Plug in Savings
Electric Car Rebates Expanded
Beginning this month, Connecticut will sweeten financial incentives to buy or lease electric vehicles, hiking rebate amounts and broadening eligibility to include used cars, Gov. Ned Lamont announced Monday.
The additional incentives are a temporary supplement to an existing rebate program called the Connecticut Hydrogen and Electric Automobile Purchase Rebate. Since 2015, the CHEAPR program has provided a rebate of between $500 and $5,000 for the purchase of a new EV, depending on the type of vehicle.
The traditional rebate amounts jump to between $750 and $7,500 under the expansion announced this week. It also creates two new rebate programs, offering as much as an additional $2,000 for a new vehicle and a rebate of as much as $7,500 for a used vehicle.
Lamont called the rebate a “remarkably successful” program that had provided more than $12 million in cash back to electric vehicle consumers. “Today, I’m proud to announce that we’re making CHEAPR even better by adopting new incentives under the Rebate+ program for folks who may have a difficult time affording a new electric car and we’re also excited to become one of just a few states to expand EV incentives to used vehicles,” Lamont said.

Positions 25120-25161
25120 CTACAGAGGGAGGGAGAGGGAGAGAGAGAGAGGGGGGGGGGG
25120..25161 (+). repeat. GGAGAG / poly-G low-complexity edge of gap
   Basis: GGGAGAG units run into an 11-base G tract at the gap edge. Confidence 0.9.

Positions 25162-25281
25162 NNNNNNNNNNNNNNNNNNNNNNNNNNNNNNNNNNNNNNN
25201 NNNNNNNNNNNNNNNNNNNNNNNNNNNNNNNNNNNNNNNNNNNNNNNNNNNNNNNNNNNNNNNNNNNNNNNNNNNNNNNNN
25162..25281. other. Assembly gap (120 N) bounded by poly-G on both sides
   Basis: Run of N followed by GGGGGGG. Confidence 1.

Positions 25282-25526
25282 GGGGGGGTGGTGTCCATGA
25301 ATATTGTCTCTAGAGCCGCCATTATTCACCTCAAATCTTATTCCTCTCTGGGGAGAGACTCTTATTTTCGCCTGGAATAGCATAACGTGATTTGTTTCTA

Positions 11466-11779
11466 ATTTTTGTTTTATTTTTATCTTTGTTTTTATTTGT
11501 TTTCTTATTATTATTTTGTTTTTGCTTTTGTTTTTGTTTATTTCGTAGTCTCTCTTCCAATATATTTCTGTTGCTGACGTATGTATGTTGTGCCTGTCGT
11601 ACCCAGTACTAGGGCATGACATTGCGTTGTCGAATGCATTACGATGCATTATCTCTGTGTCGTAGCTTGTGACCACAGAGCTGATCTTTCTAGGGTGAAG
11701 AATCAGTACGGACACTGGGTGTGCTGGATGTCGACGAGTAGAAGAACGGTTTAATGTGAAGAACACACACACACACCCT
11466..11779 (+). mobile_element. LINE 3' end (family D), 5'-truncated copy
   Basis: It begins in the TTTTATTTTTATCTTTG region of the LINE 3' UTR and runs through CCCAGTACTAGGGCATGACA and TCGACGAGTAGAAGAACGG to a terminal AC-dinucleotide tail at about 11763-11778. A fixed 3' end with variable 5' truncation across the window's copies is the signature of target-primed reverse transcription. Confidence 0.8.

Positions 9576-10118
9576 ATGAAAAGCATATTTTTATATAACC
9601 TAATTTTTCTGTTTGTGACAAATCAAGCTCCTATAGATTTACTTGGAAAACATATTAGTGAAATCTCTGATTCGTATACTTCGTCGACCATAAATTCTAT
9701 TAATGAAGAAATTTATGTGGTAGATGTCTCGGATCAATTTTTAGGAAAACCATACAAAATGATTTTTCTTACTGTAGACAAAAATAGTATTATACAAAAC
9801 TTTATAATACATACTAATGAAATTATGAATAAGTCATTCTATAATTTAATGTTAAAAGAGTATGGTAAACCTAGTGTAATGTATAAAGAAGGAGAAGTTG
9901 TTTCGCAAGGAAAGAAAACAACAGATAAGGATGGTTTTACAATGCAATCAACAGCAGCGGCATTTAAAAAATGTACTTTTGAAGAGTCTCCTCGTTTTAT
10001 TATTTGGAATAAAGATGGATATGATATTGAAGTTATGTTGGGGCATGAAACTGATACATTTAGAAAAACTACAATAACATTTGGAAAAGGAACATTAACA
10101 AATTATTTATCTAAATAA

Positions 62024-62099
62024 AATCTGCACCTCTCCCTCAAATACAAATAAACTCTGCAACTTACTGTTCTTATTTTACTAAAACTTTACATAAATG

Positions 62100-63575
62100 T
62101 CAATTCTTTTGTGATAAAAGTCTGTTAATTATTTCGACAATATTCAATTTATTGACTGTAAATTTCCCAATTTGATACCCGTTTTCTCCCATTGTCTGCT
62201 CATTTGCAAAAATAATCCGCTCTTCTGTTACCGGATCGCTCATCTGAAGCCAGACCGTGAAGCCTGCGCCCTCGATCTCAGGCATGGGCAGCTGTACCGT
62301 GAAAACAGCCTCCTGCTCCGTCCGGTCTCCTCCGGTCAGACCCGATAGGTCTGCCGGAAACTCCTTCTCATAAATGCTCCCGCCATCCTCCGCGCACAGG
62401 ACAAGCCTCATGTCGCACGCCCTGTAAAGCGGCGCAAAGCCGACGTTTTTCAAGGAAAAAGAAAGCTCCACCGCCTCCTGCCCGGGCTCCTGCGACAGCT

The rebates apply to vehicles that cost $42,000 or less. Currently there are about 30 vehicles eligible for the incentives. They include Battery Electric Vehicles (BEVs), Plug-In Hybrid Electric Vehicles (PHEVs), and Fuel Cell Electric Vehicles (FCEVs).
The increased rebate amounts will continue through the end of 2021 or until funds are exhausted. The program is funded by a fee on new vehicle sales and online vehicle registrations.
State officials hope the initiative will put Connecticut closer to its electric vehicle goals. The state has committed to having between 125,000 and 150,000 electric vehicles on its roads by 2025 as part of a Zero Emissions Vehicle understanding with seven other states. As of Jan. 1st, there were 13,800 electric vehicles registered in Connecticut.
“These new and increased incentives will go a long way toward expanding the pool of consumers able to invest in an electric vehicle,” Energy and Environmental Protection Commissioner Katie Dykes said. “This is an important step in the state’s pursuit of a zero-emission transportation future that promises cleaner air and will create new jobs in Connecticut’s green economy.”
The incentives now include for new vehicles:
–As much as $4,250 for a new Battery Electric Vehicle, up from $1,500.–Up to $2,250 for a new Plug-In Hybrid Electric Vehicle, up from $500.
–As much as $9,500 for a new Fuel Cell Electric Vehicle, up from $5,000.
For eligible used vehicles the incentives include:
–$3,000 for a Battery Electric Vehicle.
–$1,125 for a Plug-In Hybrid Electric Vehicle.
–$7,500 for a Fuel Cell Electric Vehicle.
During this year’s legislative session, lawmakers on the Transportation Committee pushed another initiative aimed at boosting the number of electric vehicles on the roads. The bill, which died on the Senate calendar, would have allowed a handful of exclusively electric vehicle manufacturers to bypass state dealership laws and sell cars directly to consumers. Connecticut auto dealers have opposed attempts to change the law.
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